Alleged Currency Fraud Investigated in Iceland Skip to content

Alleged Currency Fraud Investigated in Iceland

House searches of companies and four homes were undertaken on Friday by around 30 employees of the economic crime department of the National Commissioner of the Icelandic Police, the Central Bank of Iceland, the Icelandic Financial Supervisory Authority and other institutions due to suspicion of currency fraud.

Copyright: Icelandic Photo Agency.

The investigation concerns alleged violations of currency restrictions and laws on foreign exchange transactions, as prosecutor of economic crimes Helgi Magnús Gunnarsson explained in a press conference along with Gunnar Andersen, director of the FSA, and Ingibjörg Gudbjartsdóttir, director of the Central Bank’s foreign exchange control, reports.

The investigation is directed at the company Aserta AB, which is registered in Sweden and believed to be run by four individuals in Iceland. The violations mostly concern illegal transactions of foreign currency. Swedish authorities are assisting with the investigation.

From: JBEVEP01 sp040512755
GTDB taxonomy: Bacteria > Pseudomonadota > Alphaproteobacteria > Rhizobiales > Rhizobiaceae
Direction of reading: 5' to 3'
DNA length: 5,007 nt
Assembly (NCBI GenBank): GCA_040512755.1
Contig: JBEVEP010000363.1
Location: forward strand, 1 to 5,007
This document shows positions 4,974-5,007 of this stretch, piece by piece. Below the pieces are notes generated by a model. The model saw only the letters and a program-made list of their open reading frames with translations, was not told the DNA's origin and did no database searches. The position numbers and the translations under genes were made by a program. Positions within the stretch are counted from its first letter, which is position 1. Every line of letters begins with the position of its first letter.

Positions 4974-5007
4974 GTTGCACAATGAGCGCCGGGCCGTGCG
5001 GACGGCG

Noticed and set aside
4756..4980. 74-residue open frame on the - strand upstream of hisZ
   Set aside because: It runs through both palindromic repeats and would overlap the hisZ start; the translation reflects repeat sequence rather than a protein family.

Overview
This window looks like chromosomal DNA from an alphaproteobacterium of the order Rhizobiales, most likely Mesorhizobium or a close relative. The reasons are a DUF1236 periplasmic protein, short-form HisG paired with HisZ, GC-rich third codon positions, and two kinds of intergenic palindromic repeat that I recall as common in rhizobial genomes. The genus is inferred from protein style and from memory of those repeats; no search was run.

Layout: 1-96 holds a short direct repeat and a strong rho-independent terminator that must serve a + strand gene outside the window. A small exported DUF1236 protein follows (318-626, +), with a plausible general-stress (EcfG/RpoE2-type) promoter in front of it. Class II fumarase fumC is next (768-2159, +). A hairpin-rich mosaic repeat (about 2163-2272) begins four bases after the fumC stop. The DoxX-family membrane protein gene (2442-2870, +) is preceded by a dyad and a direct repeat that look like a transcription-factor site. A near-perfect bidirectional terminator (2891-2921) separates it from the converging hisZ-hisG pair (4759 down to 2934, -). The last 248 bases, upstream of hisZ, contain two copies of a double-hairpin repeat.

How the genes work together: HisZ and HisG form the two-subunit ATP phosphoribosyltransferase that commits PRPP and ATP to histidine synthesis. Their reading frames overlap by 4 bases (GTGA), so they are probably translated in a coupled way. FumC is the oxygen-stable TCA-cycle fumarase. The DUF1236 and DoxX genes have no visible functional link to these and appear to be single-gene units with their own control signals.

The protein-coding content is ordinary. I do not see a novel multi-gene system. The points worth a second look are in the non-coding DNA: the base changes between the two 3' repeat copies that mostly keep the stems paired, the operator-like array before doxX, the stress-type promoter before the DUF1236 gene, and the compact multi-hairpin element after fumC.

Gunnarsson said the company has been involved in extensive trade and that its actions are likely to have had a negative impact on the government’s and Central Bank’s efforts to work against the weakening of the Icelandic króna.

The company in Sweden is suspected of having had foreign currency transferred into its accounts and then exchanged the money for Icelandic krónas in an offshore market which were then transferred to accounts in Iceland.

“We are also looking into possible money laundering and tax violations, among other items,” Gunnarsson said.

Click here to read more about violations of the currency restrictions in Iceland.

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